55 hours 21 minutes and 6 seconds. That’s about how long I have figured my life has been wasted in the Battle of Bedtime, a sport that is gaining popularity in our house. My son, Biz e-Baby2, is going for the MVP award or something on the opposing team, because that kid has been relentless. He’s running fake plays and screens all over the place. Just when I think I have his number, he goes long for the Hail Mary and schools me.
I’m a sore loser. Therefore, losing is not an option anymore.
For the last three to four weeks, I have spent approximately 2 hours putting my son to bed five days a week. Fortunately, my husband is home to help the other two days or else I’d have thrown in the towel by now. The process starts roughly around 8:00 p.m. and ends around 10:00 p.m.
Why did this start all of the sudden, you ask? It all seems to have been triggered when we switched him from his crib to a toddler bed. He was beginning to scale the bars of his crib to escape. Sometimes, he would just get stuck straddling the frame and couldn’t manage to get his other leg over. Those times, he cried out for help. However, a couple of times he was mildly successful in getting out of the bed, but actually fell out on the floor. Generally, the landing wasn’t pleasant. My husband and I decided as a matter of safety, we had to get him lower to the floor. Hence, the crib was converted into a toddler bed. He was 20 months old.
Surprisingly, he did well the first week. I assume he didn’t know he could get out and didn’t test the boundaries. Of course, things changed at some point and here I am now writing about it. My silence has finally been broken. But the secret life, dread and pain I have felt every time I see the big hand inching closer to the stroke of bedtime can no longer be kept a secret. I need group support.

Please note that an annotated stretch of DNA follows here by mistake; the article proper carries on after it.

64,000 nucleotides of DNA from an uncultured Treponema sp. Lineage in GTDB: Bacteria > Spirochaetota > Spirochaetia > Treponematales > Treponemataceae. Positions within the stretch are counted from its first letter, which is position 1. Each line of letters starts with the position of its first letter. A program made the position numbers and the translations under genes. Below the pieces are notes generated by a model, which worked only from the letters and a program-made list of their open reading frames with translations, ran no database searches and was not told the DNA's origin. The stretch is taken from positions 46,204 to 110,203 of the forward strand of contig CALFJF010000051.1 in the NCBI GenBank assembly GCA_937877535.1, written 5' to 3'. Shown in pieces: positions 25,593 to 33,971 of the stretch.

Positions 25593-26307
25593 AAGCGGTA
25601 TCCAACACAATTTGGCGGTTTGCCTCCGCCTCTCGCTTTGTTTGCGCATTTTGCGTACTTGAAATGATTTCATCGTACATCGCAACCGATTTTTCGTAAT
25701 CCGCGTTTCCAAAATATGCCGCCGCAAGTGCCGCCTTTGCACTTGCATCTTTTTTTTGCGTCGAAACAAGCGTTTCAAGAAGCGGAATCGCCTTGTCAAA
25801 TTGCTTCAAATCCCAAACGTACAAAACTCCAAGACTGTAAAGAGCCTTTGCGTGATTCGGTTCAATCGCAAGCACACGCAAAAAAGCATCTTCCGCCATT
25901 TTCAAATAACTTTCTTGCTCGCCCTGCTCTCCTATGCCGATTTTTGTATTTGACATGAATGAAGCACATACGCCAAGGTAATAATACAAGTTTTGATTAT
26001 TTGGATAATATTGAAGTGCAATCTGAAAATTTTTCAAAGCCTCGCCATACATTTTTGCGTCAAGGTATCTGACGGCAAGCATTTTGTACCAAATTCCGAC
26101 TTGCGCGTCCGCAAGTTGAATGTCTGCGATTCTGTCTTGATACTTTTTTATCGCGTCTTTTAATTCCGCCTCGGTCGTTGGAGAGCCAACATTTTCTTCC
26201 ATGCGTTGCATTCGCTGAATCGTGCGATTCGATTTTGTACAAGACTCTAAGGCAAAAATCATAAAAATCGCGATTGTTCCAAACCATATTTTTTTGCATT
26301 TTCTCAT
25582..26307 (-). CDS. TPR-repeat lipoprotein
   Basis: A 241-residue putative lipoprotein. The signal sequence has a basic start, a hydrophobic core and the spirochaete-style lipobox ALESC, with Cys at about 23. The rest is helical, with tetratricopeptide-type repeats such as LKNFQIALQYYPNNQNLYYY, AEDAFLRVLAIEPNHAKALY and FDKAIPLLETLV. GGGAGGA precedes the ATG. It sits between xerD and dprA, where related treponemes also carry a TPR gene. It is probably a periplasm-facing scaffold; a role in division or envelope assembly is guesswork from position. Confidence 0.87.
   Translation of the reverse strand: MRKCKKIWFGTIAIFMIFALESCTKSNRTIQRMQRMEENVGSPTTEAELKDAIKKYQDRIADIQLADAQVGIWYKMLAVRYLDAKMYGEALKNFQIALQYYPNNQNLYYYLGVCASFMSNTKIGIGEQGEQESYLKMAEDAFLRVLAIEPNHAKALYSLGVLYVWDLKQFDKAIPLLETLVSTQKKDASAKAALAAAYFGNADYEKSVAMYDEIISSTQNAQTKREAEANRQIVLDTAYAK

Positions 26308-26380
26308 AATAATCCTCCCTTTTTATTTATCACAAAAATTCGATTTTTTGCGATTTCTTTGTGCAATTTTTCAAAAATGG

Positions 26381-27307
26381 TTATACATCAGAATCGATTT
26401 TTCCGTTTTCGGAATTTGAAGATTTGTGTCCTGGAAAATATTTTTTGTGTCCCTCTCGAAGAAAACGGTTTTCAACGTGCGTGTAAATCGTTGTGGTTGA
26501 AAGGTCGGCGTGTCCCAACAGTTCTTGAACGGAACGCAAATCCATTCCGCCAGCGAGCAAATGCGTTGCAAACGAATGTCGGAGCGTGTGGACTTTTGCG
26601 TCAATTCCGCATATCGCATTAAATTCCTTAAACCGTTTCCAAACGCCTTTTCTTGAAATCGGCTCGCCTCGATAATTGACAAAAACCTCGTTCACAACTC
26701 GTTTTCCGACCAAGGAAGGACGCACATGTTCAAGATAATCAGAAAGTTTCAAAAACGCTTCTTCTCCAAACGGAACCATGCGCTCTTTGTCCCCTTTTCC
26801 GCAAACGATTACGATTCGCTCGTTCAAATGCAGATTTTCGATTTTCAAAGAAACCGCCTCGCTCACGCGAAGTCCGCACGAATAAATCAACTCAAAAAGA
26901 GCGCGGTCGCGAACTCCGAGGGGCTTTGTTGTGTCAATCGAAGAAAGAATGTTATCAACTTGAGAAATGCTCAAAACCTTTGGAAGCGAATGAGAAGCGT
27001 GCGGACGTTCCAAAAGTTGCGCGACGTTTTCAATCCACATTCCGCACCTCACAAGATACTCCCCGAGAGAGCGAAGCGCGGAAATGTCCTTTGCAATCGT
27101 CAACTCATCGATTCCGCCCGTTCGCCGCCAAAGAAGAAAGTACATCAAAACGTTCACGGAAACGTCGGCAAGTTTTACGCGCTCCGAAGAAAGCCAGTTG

To fight back, I did what any good team player would do – I studied up on my opponent, and I watched film. I knew my son had some necessities that had to be in place before the battle ensued. Otherwise, he’d use them as an excuse for getting up. Here’s the list:
Cup of milk
Cup of water
Preparedness only got me so far though. No amount of defensive blocks could spare me from his breaking through the line and getting out of bed.
First, he would come out of his room and come downstairs. That was the first week.
The second week, my husband and I stationed ourselves at the top of the stairs. He still came out.
The third week, I watched my Supernanny films. What was it we were doing wrong? We were engaging him. The rule is you CANNOT talk. No matter what he said we implemented Jo Frost’s strict policy.
- The first time the child leaves their room, lead them to bed saying, “Honey, go back to bed.”
- The second time the child leaves their room, lead them back to bed saying, “Go back to bed.” Firm this time.
- The third time or more you say nothing. Lead them back in silence.
As the saying goes, silence is golden.
Now don’t get me wrong. He still gets out of bed. But he is more quickly defeated because of the silent treatment. He eventually loses hope that getting out of bed will elicit any response or action and goes to sleep. It just now takes 20 times instead of 48.
Today, for example, it was down to an hour-ish. It won’t be long now if my defense holds.
That is considered a “W” in my book. Oh crap, he JUST WOKE UP!!!!!!!!!!!!!!!!